As I write this, my final column of 2018, I’m trying to process the news that General Motors plans to close five factories in North America and cut more than 14,000 jobs as part of a massive restructuring initiative.
Why is GM doing this? Because these plants – and workers – are in the wrong place at the wrong time.
They produce cars.
GM isn’t the only automaker to make a dramatic shift in its production plans due to the popularity of trucks, crossovers and SUVs. Earlier this year, Ford said it will whittle its lineup of cars down to two models: the iconic Mustang and the Focus Active hatchback. Likewise, Fiat Chrysler has killed off the Chrysler 200 and Dodge Dart, and has shifted its focus to – you guessed it – Ram pickups and Jeep SUVs.
I spent 28 and a half years at Ford Motor Co. and watched these trends unfold several times during that period. In the late 1970s, we didn’t have the correct product mix in place, and suffered greatly until we could get the then-new Escort to market. Both GM and Chrysler have suffered the same peril at different times also. The problem is that producing automobiles is a capital-intensive business, and shifting model directions is a slow, expensive undertaking.
Here’s what concerns me with the recent changes in production plans: When automakers try to swing their entire product line one way, there’s no protection against unplanned shifts in consumer buying behaviors that can come from outside, unrelated forces.
Today, everyone says they want trucks and SUVs. They say they like the utility, and many say they like sitting up high – which makes me laugh. They like sitting up high. I suppose if this trend continues, we all will be driving around in Class 8 SUVs. How are all the soccer moms going to get up in those cabs?
Then there’s the pickup phenomenon. Have you looked around on the road lately? It seems every other vehicle is a pickup.
I’m as guilty as the next guy. We have a new F-150 in the driveway. My wife really wanted it, and so of course, now we have one. But why? It’s so convenient when we need it. And how often is that really? It’s just as convenient to rent a truck from Lowe’s for $19.95 for the six times a year that we really need it. Luckily, we have the EcoBoost model, and it gets reasonable mileage.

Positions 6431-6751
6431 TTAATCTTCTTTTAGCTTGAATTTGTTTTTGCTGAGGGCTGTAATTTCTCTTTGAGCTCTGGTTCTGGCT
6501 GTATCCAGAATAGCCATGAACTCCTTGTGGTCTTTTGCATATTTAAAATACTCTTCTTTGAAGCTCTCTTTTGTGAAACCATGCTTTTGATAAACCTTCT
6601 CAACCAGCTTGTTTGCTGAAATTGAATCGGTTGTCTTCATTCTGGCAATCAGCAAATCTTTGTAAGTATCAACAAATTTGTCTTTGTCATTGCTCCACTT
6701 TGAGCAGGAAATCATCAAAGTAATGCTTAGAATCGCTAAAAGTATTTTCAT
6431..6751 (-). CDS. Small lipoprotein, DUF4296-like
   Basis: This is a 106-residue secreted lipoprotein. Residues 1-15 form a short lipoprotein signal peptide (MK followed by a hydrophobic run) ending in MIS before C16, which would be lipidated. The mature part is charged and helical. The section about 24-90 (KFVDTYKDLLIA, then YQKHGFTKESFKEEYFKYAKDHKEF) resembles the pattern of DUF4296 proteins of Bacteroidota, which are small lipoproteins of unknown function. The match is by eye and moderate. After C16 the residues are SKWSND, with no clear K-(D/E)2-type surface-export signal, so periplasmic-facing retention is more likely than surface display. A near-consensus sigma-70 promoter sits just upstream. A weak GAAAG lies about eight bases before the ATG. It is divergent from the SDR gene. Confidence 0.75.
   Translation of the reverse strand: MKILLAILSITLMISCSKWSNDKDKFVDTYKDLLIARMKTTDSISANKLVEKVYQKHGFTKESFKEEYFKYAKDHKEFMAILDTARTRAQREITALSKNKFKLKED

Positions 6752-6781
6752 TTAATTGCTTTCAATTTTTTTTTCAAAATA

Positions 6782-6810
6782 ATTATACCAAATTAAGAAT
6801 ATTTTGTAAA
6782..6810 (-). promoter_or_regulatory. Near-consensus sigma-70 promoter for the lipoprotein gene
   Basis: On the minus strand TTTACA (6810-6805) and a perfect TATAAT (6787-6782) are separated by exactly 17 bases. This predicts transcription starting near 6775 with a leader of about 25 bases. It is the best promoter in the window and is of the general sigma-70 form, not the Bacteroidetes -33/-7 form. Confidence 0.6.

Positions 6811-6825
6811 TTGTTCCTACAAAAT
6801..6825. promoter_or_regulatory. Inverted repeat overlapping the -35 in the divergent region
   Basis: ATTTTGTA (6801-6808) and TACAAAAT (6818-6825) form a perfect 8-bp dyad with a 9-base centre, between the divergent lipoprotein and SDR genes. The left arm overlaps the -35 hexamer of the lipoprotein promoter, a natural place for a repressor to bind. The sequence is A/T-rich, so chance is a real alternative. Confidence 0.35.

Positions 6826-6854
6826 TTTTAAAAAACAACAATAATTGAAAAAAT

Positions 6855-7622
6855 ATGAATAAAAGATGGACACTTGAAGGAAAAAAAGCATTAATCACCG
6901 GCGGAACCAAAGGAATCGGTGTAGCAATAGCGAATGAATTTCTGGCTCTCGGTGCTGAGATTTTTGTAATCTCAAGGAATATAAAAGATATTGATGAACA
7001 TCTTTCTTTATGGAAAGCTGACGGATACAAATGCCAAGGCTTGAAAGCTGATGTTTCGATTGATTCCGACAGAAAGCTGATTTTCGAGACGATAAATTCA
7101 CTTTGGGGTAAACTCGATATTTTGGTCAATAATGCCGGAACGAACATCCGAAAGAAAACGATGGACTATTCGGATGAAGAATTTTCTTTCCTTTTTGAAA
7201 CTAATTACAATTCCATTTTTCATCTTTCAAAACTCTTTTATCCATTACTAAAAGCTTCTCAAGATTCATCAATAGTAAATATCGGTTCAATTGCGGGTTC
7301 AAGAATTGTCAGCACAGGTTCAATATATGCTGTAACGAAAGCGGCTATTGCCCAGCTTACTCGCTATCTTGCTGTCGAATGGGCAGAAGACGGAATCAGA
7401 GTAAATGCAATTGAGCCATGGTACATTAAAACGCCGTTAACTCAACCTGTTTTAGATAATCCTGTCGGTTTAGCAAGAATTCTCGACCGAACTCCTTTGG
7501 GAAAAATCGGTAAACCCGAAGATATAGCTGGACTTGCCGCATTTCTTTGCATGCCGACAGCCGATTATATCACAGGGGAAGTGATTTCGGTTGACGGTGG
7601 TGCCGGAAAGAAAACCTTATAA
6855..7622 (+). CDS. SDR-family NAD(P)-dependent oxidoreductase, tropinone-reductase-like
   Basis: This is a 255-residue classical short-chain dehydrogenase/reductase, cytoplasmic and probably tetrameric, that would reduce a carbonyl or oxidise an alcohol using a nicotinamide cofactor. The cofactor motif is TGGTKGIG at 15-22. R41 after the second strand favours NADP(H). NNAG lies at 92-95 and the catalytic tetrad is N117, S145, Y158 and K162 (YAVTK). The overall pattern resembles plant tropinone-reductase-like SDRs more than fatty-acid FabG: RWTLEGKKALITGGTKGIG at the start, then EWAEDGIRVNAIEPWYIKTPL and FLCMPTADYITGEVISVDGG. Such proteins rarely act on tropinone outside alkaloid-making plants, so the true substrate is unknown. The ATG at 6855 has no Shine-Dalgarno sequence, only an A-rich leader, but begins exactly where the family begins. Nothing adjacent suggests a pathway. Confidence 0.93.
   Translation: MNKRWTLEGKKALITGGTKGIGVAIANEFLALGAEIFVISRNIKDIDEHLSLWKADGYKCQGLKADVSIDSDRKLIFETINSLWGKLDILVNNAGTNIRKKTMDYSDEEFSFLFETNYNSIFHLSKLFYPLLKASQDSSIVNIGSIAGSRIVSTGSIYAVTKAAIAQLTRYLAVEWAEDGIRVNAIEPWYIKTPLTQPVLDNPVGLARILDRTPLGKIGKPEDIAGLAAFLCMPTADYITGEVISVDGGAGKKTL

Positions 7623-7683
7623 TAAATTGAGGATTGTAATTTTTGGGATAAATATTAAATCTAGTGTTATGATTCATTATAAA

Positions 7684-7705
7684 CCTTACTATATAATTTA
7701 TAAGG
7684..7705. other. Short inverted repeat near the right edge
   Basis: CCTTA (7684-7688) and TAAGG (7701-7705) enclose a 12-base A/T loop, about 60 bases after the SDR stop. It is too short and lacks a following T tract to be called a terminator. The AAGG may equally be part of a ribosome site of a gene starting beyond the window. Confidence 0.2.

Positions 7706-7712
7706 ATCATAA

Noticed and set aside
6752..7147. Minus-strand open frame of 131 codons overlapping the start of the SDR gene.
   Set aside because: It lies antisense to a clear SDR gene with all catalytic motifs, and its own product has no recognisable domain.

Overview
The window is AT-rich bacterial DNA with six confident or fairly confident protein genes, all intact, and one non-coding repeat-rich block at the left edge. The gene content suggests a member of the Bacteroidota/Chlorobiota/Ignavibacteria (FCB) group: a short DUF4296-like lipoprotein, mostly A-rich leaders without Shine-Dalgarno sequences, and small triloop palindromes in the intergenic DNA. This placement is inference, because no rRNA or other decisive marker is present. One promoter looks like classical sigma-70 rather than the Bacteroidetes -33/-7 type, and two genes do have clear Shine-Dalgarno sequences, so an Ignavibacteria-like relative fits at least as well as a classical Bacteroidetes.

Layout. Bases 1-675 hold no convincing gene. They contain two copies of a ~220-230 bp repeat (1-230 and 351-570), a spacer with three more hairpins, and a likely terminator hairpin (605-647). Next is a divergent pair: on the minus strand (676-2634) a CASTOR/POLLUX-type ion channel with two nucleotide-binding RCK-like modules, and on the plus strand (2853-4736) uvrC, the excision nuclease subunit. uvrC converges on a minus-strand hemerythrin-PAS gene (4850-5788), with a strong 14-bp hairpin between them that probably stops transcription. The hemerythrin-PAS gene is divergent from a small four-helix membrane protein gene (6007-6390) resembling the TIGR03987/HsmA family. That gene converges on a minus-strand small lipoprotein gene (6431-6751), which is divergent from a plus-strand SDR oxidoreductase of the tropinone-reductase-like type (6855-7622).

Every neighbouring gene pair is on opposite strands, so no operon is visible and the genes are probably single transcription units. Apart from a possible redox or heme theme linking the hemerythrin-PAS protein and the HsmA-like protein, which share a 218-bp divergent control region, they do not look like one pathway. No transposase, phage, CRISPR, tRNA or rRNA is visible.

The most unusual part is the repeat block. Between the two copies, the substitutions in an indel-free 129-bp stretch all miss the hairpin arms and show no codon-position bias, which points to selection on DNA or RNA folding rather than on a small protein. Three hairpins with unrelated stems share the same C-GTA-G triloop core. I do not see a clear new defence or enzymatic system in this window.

Most owners brag about their Hemi, Triton or Duramax diesel V8s. Ours just creates incredible amounts of performance using F1 racing technologies and high RPM – not what we usually think of when we think about how a truck operates. Just what’s going to happen when we get a little blip in the oil supply and the cost of a gallon of gasoline goes above $4 again?
Please don’t misunderstand me. I love big, powerful vehicles as much as the next guy. But I also remember the sting of having the wrong vehicle mix. CAFE is a real thing, and eventually we, the consumer, will have to pay the piper. In the meantime, these technology-laden vehicles that generate gobs of power from small displacement most certainly will not have the long-term durability of the good-old gas guzzlers. More parts sales for all of us, right?
Now that I think of it, I guess that part of it isn’t all bad. You and I in the aftermarket probably will benefit from all of this. That’s the beauty of our good-old aftermarket: No matter what’s going on around us, vehicles still need maintenance and repairs. All of that requires parts, and last time I checked, that’s what we do.
This entire thing must be a dream – a dream come true for all of us in the aftermarket.
Happy holidays, and we’ll see you in 2019.